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DevJan 28, 20222 min read

PETs protect privacy and enable data use and sharing for good

Data Privacy Week (Jan. 24 to 28, 2022) is meant to highlight the impact technology is having on privacy rights and underline the importance of valuing and protecting personal information. To mark the occasion of Data Privacy Day on Jan. 28, I’d like to draw attention to the idea of using data for good. One of the ways to value and uphold the principles of privacy is to recognize it’s not about never using data but, rather, about protecting it, using it and sharing it appropriately and responsibly. Greater trust in and adoption of privacy-enhancing technologies (PETs) is part of the equation.

In fact, a recent  report by the Expert Advisory Group on the Pan-Canadian Health Data Strategy made the need for better access to data clear. It even noted a “privacy chill” arising from risk-averse interpretations of data sharing rules is hurting patient care and hampering responses to health crises. I think this kind of chill can actually do harm to the privacy cause.

I joined Ontario Information and Privacy Commissioner, Patricia Kosseim, on her fantastic  podcast which aired last week to discuss data synthesis. As she pointed out in her introduction, advances in AI and machine learning can enable us to gain meaningful insight from data and make data-driven decisions to solve some of society’s most pressing problems in areas such as health, education and the environment, and help us realize broader societal benefits.  

It’s one of the reasons we’re seeing so much interest in synthetic data generation (SDG), which uses machine learning to create non-identifiable data. Some of the more traditional pseudonymization and de-identification methods are facing headwinds, such as re-identification attacks, regulator and public concerns, and challenging economics. Meanwhile, SDG is emerging as a contemporary PET that can address many of these challenges and provide high-utility data that can be used and shared for a variety of different  purposes.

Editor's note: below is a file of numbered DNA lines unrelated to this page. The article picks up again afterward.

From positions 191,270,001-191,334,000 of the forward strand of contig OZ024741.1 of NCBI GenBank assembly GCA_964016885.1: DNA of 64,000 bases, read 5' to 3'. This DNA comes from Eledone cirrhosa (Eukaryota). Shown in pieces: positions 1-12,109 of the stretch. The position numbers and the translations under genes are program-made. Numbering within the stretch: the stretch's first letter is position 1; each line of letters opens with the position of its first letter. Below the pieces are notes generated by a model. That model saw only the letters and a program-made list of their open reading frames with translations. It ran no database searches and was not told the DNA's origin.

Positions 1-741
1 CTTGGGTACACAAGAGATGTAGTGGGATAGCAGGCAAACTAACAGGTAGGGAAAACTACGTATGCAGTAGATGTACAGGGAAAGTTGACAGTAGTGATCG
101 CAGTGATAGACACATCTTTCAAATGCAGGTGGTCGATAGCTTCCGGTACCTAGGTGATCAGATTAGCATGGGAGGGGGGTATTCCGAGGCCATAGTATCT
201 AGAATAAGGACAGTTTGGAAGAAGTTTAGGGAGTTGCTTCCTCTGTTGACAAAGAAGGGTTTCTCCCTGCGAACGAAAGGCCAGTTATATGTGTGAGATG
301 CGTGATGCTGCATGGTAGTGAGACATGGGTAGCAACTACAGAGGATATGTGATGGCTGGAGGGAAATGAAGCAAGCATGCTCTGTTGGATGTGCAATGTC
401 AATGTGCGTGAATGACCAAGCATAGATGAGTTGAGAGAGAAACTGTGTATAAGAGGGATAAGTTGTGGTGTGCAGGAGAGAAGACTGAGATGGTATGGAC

Regardless of the purposes, the risks must remain acceptably low to meet regulatory standards for privacy protection and for trust in SDG as a PET to continue to build. The good thing is, you don’t have to take it for granted that a synthetic data set is privacy-friendly. With our  privacy assurance technology, which reflects state-of-the art in this area, it’s all testable against commonly established standards and what we’re seeing in practice is it that privacy risks for synthetic data have been shown to be quite low, and lower than prevailing norms.

With this in mind, Data Privacy Day is a great opportunity to highlight the tremendous value of PETs, like synthetic data, which help us protect personal information and, at the same time, derive the many great societal and economic benefits of using and sharing data